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Even In Defeat, UConn's Effect On Women's Sports Endures

The most successful team in college sports history changed everything for a generation

The longest winning streak in college sports history came to an end this past weekend. The University of Connecticut’s women’s basketball team’s run of 111 straight victories ended with a last-second overtime loss to Mississippi State during the Women’s Final Four tournament. The lady Huskies remain the most successful college sports program in the country, with eleven national titles, over forty conference regular season championship wins, and the two longest winning streaks in both men’s and women’s college basketball. While the Huskies’ first loss since 2014 ended a monumental run, it can’t impact their unmatched impact on sports.

Women's basketball has been an emerging sport for decades. From the birth of the sport in 1891 in Springfield, Massachusetts, the success of Title IX in 1972 and the founding of the WNBA in 1996, women’s basketball fought a long battle for respect. The Huskies pushed the sport forward like no other team, breaking barriers and records, and influencing a generation of female athletes. Like Red Sox Nation or Patriots Nation, UConn built a following. Rabid fandom is not unique to sports, but it was for women's college basketball.

I was one of those fans. I grew up attending UConn basketball camps and, like many of the young women who attend seasonal games at Gampel Pavilion, I watched players like Rebecca Lobo and Jen Rizzotti come into their own as players during the 1990s. I followed their careers from successful Division 1 players to the Olympic team, the WNBA, and successful careers in coaching and professional sports. The program, built under the tutelage of head coach Geno Auriemma, launched athletes such as Rebecca Lobo, Svetlana Abrosimova, Nikesha Sales, and others. They dominated the court at UConn and became role models to women in basketball and beyond.

One of my idols was UConn point guard Rizzotti. Born and raised in Connecticut, Rizzotti would lead the 1995 UConn team to their 35–0 perfect season and their first national championship. She would make the Olympic team in 1996 and later play in the WNBA.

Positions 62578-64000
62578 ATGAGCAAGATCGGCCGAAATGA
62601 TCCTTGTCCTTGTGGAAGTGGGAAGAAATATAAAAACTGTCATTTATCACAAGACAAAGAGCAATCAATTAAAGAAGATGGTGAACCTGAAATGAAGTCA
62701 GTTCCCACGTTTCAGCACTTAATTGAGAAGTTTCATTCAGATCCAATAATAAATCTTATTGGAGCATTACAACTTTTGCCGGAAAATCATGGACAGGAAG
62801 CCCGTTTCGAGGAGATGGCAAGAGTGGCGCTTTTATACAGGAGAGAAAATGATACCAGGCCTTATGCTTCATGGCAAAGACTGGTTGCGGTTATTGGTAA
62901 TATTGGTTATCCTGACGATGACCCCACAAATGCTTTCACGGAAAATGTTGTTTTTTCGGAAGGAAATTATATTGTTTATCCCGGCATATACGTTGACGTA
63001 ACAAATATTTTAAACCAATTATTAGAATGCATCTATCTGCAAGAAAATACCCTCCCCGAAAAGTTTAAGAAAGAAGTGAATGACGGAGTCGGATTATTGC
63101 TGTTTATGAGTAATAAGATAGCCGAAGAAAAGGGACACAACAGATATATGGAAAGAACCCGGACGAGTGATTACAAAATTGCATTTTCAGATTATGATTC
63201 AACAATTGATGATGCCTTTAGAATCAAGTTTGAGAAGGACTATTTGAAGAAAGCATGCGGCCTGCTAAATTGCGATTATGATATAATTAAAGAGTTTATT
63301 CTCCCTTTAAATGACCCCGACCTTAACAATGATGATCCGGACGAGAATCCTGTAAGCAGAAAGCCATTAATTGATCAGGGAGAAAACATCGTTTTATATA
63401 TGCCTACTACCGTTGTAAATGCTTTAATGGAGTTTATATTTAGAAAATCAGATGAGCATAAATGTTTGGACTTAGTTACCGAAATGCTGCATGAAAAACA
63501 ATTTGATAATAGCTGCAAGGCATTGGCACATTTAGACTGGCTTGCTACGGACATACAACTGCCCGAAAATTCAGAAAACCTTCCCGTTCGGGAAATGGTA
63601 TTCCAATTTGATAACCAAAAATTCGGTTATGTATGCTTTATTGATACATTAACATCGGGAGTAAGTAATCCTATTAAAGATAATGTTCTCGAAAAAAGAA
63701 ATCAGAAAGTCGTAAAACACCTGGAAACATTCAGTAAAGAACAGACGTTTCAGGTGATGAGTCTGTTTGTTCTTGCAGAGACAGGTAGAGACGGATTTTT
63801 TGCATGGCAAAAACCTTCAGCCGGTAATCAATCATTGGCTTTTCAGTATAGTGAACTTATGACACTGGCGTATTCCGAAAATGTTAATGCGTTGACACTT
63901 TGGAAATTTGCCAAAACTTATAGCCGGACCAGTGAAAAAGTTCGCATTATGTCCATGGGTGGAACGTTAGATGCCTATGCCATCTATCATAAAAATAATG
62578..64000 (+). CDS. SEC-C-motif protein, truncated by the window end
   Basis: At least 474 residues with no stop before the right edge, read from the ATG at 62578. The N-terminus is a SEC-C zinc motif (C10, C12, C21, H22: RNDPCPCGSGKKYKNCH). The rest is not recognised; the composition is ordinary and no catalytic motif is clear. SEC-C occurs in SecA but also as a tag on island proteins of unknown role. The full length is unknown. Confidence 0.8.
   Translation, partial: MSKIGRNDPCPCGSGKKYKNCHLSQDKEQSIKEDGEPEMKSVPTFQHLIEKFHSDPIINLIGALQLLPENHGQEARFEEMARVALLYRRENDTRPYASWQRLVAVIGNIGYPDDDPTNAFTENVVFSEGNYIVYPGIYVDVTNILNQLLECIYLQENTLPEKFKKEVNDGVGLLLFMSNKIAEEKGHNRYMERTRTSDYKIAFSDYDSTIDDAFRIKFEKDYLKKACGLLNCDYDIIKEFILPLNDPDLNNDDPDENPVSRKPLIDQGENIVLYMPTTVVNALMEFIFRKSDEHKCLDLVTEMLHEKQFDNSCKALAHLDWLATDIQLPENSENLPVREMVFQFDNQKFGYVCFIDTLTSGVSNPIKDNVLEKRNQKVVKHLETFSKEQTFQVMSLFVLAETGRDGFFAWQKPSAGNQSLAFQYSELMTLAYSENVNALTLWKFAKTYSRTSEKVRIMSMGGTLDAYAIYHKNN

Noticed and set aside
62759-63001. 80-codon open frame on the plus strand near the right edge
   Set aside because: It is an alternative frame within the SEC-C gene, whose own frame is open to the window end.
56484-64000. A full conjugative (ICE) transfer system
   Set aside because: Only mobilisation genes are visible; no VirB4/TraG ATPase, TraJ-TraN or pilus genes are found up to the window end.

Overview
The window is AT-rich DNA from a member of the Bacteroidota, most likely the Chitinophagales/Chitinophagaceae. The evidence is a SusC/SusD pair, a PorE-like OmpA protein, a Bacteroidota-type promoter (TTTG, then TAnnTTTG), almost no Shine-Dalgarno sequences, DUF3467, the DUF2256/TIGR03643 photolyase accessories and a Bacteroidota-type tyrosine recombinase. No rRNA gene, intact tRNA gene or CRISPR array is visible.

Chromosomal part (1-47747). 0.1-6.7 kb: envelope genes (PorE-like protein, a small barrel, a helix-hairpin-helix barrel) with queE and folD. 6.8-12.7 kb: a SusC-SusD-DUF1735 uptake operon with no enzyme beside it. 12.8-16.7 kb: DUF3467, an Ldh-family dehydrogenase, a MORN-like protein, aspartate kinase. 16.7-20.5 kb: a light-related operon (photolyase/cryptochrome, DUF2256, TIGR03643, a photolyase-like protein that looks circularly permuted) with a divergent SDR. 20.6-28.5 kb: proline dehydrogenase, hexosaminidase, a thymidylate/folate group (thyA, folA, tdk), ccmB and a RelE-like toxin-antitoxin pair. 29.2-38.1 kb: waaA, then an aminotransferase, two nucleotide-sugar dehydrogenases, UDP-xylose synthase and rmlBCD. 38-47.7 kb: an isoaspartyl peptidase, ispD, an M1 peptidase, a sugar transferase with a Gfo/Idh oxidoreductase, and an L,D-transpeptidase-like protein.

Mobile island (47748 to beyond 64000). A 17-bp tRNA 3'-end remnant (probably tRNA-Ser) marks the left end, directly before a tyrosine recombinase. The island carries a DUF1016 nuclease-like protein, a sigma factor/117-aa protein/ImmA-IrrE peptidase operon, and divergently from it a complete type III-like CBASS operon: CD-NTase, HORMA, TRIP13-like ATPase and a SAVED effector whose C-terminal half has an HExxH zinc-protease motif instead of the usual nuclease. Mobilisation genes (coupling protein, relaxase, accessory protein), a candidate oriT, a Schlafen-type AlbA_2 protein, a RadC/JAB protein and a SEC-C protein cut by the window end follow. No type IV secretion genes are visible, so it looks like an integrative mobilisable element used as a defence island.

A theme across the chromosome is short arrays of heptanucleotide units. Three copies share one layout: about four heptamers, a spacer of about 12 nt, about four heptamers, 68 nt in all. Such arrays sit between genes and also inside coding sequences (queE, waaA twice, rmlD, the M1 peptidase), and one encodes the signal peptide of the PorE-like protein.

“The interest in women's basketball grew exponentially in my four years at UConn,” Rizzotti says today. “It got to the point that every young girl in the state looked up to us as role models and wanted to be involved in basketball. We took a lot of pride in how we represented ourselves and made it clear that excelling in the classroom and playing the game the right way was just as important as winning.”

Fresh off of UConn’s first undefeated season in 1995, the following year would turn out to be a landmark for women in sports, with softball, soccer, and basketball teams all earning gold medals at the 1996 Olympics. For the first time, female athletes were launched into the spotlight.

“We saw fathers of little girls begin to appreciate what we were capable of and think about women's athletics in a whole different light,” says Rizzotti. “It was a wonderful time to be a part of the program and see the positive influence we could have on so many people of different generations.”

Rizzotti would eventually retire from professional basketball and become the head coach of the University of Hartford Women's basketball program. After 17 seasons there, she was recently appointed head coach at George Washington University in Washington, D.C. She stills see the influence of the sport as being bigger than basketball.

“I have an opportunity to influence these young women at an age just before they are ready to go out into the real world,” says coach Rizzotti. “I take pride in challenging them to grow as people, students, and basketball players. My job is to put obstacles in front of them and then teach them how to overcome adversity.”

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